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Issue Date: March 2005 Issue


Zingy Spring Rieslings


Marianne Frantz
editorial@clevelandmagazine.com

Riesling, the noble grape of Germany — whether you fall in love with its racy acidity or its aromatic purity — is an interesting white grape, period. At the table, its razor-sharp acidity and lower alcohol make it a perfect partner for many foods. In the vineyard, Riesling has an uncanny ability to express a sense of place, what the French refer to as terroir. Suited to cool climates, winemakers around the globe look for spots in which to plant this lovely vine.

In Germany, quality Rieslings may be crafted sweet or dry. More often than not, we encounter German Rieslings with some degree of sweetness: (from driest to sweetest) Kabinett, Spätlese, Auslese, Beerenauslese, Trockenbeerenauslese and Eiswein. This information is on the label.

Riesling's flavor profile includes complex floral and honeyed-citrus perfume that, with age, develops a distinctive petrol-like bouquet. Drier wines may be served as an apéritif or at the table as a starter wine, while sweeter versions are better suited for dessert. Alsatian Rieslings, made just over the border in France, are often bone-dry with a steely character and lots of acidity. These wines are great with food — think pork chops with sauerkraut and apples.

Interested in visiting a wine-growing region that produces quality Riesling? You don't have to travel far. Great Rieslings are produced right here in Northeast Ohio. Markko Vineyards makes a fantastic dry Riesling that can stand up to most Alsatian labels. Harpersfield and Debonné also make excellent Rieslings full of aromatic fruit and exciting acidity in varying levels of sweetness.

Washington and California, however, are Riesling's main growing regions in the United States. These wines exhibit bold apricot and peach flavors supported by higher alcohol. Sweeter examples are labeled "Late Harvest Riesling."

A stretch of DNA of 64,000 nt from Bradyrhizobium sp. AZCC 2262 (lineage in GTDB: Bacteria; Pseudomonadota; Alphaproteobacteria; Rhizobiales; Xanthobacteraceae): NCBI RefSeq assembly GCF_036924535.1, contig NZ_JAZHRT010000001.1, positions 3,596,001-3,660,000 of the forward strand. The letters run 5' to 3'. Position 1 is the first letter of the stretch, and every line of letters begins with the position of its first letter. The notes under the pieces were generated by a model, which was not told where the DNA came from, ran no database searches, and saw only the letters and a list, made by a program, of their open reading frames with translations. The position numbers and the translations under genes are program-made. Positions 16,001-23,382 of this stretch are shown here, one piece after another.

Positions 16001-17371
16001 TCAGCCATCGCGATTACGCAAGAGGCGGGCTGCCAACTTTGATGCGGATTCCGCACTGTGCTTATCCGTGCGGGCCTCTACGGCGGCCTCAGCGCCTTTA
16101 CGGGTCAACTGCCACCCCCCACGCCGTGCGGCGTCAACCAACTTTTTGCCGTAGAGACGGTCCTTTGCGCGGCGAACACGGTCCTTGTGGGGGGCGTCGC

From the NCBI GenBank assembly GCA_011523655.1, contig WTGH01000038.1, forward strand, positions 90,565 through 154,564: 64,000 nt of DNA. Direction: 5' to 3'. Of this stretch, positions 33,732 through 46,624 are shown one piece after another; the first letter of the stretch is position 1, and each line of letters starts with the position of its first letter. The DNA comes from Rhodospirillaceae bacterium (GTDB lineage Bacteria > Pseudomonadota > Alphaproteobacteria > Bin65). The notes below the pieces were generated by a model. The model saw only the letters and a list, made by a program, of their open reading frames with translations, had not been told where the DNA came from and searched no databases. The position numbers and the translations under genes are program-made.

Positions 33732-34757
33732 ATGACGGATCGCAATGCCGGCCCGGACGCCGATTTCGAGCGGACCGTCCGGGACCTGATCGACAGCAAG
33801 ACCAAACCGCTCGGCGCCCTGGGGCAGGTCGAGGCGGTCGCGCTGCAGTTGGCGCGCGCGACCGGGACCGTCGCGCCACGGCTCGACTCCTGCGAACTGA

As one of my favorite grapes, I fondly refer to Riesling as a "mouthwatering sweetheart." Regardless of style, it's always packed with lip-smacking acidity that's sure to put zing into your spring and melt away the winter blahs.

Marianne Frantz, founder of the Cleveland Wine School, is joined by Robert Eppich from Chesterland's Colonial Wine & Beverage in selecting wines for this month's Cellar Notes.

2003 Hogue Late Harvest White Riesling, Columbia Valley, Washington ($12): Honeyed peach, apricot and lemon zest with a shot of residual sugar make for perfect pairing with a seasonal fruit tart.

2003 Covey Run Riesling, Washington ($8): Apples, pears and grapefruit with lavender and peach blossom perfume. This is a great value wine.

2003 Debonné Grand River Valley Riesling, Ohio ($10): Honeysuckle, peach and orange blossom. Semisweet balanced by crisp acidity. If you like less sugar, try Debonné's Lake Erie version.

2003 Von Buhl Pfalz Riesling, medium-dry, Germany ($15): Citrus, honeysuckle and delicate floral perfume with lots of grapefruit acidity and a hint of sweetness. This is a great starter for your next spring dinner.

2002 Wilhelm Bergmann Binger St. Rochuskapelle Auslese, Germany ($10): Bob's "Riesling of the Year." Fruit, minerals and a terrific price. In his words, "Run, don't walk" to your favorite wine shop.

2002 Richter Graacher Himmelreich Auslese, Germany ($30): Complex flavors of apricots, peaches and apples. If you're feeling spendy, try this wine for a fuller-bodied experience.


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